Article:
IEs are abundant, where on average between 300-500 IEs could be extracted from a single developing bunch. The numbers of IEs available enabled large-scale genetic transformation studies to be carried out on oil palm. It was also observed that, both biolistic and Agrobacterium-mediated gene transfer into oil palm IEs are not dependent on the variety. All three Elaeis guineensis varieties namely dura, pisifera and tenera and IEs from Elaeis oleifera tested for both biolistic and Agrobacterium-mediated gene transfers were found susceptible to both gene transfer systems. In addition, using IEs as target tissues for genetic transformation studies of oil palm offers an additional advantage where transgenic plants from transformed IEs could be used directly as crossing partners to introduce new or elite genes into specific breeding programs, and with minimum fidelity-associated problems. This would further shorten the breeding cycle for oil palm. However, since IEs are often the product of cross pollination between two separate parents, therefore, they are often non-uniform in terms of their genetic make up, especially if it involved open pollination. A more desirable case would be to transform a self-pollinated dura or pisifera of known parentage. Nevertheless, following theirabundance, highly responsive nature in vitro, reduced clonal fidelity-associated problems, and the ability to allow the introduction of elite genes rapidly, IEs are considered the most suitable target tissues for transformation studies of oil palm.

In vitro tolerance of IE to antibiotics commonly used as selectable markers

Since the efficiency of plant transformation is less than optimal for many important plant species, thus, the development of transgenic plant requires the use of suitable selectable marker genes. Like most monocots, selectable marker genes that were suitable for dicots may not be suitable for monocots. As such the in vitro tolerance study carried out on various potential target tissues of oil palm serves to facilitate future use of suitable antibiotics for the selection of putative transformants. This would be incorporated in the construction of chimaericgenes constructs for future genetic manipulation studies.

In the in vitro tolerance studies conducted, IEs were insensitive to both Km and G418 (Figure 4a-b). It was observed that, N6O supplemented with as high as 250 mg/l Km or G418 did not have any effect on the IEs even after 16 weeks on the media. IEs were slightly sensitive to chloramphenicol where growth was affected when exposed to more than 100 mg/l (Figure 4c). However, the effect of chloramphenicol on the growth of IE was only observed after 10 weeks in culture. The survival rate after 16 weeks at 100 and 120 mg/l are 65%, and 45% at 150 mg/l. Unlike Km, G418 and chloramphenicol, both Hm and phosphinotricin were toxic to oil palm IEs. All IEs exposed to more than 50 mg/l hygromycin were dead within 8 weeks, and within 14 weeks for exposure at 20 mg/l (Figure 4d). Similar results were obtained for phosphinotrycin, where all IEs were killed when exposed to 20 mg/l or more (Figure 4e). The only difference between the effect of Hm and phosphinotrycin on IE was in the rate of IE death recorded. It was more rapid in the case for phosphinotrycin but slightly more gradual for Hm. In all cases, however, control IEs cultured on N6O continued to germinate and proliferate into complete plantlets.

Similar results were obtained for other target tissues tested, including primary callus (PC), embryogenic callus (EC) and friable embryogenic tissues (FET), where all PC, EC and FET were insensitive to both Km and G418, slightly sensitive to chloramphenicol but very sensitive to both Hm and phosphinotrycin (data not shown).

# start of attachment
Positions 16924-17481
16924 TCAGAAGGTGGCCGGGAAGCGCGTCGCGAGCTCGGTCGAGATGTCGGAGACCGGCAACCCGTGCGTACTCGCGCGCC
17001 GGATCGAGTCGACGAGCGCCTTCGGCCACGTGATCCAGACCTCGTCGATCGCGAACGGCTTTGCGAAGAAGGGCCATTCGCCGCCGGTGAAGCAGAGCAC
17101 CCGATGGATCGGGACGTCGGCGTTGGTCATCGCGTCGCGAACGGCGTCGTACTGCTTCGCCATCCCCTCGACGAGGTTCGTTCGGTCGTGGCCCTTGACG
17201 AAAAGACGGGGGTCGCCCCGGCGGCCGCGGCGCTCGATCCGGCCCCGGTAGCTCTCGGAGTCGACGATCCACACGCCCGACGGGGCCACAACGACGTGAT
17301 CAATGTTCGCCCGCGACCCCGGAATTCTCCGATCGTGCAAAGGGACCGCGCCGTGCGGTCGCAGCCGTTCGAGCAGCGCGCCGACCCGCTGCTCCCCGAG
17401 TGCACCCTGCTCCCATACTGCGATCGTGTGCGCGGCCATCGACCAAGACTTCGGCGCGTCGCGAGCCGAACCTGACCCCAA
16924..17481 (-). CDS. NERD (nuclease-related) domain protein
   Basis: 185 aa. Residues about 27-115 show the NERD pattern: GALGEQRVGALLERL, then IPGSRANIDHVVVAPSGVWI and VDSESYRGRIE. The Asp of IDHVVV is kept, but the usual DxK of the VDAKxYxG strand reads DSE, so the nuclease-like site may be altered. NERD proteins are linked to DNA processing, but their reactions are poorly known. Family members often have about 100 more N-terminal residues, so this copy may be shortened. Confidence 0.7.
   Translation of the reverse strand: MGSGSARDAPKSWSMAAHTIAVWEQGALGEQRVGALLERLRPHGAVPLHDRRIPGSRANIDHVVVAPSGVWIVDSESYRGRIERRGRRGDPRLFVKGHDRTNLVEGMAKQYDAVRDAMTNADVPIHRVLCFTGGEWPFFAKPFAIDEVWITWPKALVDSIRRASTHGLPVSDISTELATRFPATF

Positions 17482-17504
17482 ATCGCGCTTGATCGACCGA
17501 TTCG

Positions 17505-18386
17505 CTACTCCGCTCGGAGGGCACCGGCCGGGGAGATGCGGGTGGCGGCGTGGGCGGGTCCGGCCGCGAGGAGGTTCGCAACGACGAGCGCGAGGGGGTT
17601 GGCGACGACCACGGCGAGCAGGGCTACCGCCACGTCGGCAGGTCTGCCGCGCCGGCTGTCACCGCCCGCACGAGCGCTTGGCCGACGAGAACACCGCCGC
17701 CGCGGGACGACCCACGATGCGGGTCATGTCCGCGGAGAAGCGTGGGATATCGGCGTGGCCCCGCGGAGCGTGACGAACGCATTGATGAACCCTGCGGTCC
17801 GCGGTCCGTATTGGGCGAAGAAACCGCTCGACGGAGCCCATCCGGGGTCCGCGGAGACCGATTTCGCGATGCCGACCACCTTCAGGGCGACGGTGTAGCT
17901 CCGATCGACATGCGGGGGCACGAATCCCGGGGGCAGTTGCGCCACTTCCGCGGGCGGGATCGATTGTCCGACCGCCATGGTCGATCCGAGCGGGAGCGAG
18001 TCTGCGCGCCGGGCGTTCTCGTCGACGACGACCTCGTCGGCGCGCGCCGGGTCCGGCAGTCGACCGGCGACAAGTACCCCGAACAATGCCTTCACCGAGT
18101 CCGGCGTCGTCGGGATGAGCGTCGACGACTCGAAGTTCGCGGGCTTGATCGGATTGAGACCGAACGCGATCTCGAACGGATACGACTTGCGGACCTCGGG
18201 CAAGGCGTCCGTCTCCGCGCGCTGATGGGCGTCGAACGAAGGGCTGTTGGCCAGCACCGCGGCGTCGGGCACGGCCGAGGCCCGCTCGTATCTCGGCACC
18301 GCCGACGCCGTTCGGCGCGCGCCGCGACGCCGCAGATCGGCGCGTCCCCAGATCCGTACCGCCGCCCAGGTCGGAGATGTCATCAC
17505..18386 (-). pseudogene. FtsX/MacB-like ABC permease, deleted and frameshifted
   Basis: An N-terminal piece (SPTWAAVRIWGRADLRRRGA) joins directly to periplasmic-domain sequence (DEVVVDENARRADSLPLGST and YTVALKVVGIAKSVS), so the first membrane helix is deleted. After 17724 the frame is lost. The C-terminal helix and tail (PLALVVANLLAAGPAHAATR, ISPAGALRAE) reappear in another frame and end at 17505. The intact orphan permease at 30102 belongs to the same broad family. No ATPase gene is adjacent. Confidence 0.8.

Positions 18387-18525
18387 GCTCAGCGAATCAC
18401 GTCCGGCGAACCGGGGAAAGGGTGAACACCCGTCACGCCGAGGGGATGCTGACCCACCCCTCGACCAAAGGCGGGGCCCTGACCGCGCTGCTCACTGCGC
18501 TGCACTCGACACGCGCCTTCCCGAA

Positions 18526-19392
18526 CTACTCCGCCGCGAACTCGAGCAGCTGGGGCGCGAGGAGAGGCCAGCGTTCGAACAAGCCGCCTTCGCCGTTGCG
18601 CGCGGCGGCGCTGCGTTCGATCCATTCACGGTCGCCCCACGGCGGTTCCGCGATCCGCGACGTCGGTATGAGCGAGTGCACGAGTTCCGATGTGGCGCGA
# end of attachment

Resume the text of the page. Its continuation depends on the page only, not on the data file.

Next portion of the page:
Genetic transformation assessment of IEs

Conditions for biolistic-mediated gene transfer for oil palm were optimized using IEs as target tissues, and pBI 121 as the DNA carrying the reporter and marker genes. Determination for optimum conditions was based on histochemical assay carried out randomly on IEs, 3 days after bombardment. It was observed that, all 3 parameters evaluated did not significantly influence transient transformation frequency. Varying the macrocarrier gap from 6, to 11 or 16 mm, only slightly influence transient transformation frequency but was still not significant (Table 2a). However, even though, increasing macrocarrier gap did not increase transient transformation frequency, it was observed that IEs bombarded at a larger macrocarrier gap have a better survival rate. This was shown by higher number of Kmr plants recovered from IEs bombarded at a gap of 16 mm as compared to 11 or 6 mm. Higher survival rate could be associated to less detrimental effect caused by the DNA-coated gold particles on cell viability as compared to those bombarded at a gap of 11 or 6 mm. Smaller gap would mean severe damage caused to target cells or tissues and this would mean reduced viability after bombardment. Increasing the helium pressure during bombardment also did not improve transient transformation frequency (Table 2b). However, as in the case for macrocarrier gap, the survival of bombarded IEs was influenced by the degree of damage caused to the target tissue during bombardment. Here, highest number of Kmr plants was recovered from IEs bombarded at 900 psi, where damage was less severe compared to those bombarded at 1100 or 1300 psi. As in the case for macrocarrier gap and helium pressure, embryo size did not influence transformation frequency. However, larger IEs recorded higher viability after bombardment as shown by the number of Kmr plants recovered after bombardment (Table 2c). In all cases, gus assay on freshly bombarded IEs exhibited discrete individual blue spots but the spots became less distinct 7 days after bombardment. Instead, gus activity appeared to have spread throughout the entire IEs giving rise to IEs with blue coloration as opposed to light yellow in the case for the controls (Figure 5a-c), indicating successful transgene integration. Further observation on longitudinally sectioned-IE, indicated some degree of localization of gus activity in putative transformants. Gus activity was strongest at meristematic region and in areas known to have actively dividing cells such as shoot and root primordia. This was shown by thick blue coloration of the above regions (Figure 5b), as opposed to light blue or pale yellow in regions known to be made of mature or differentiated tissues.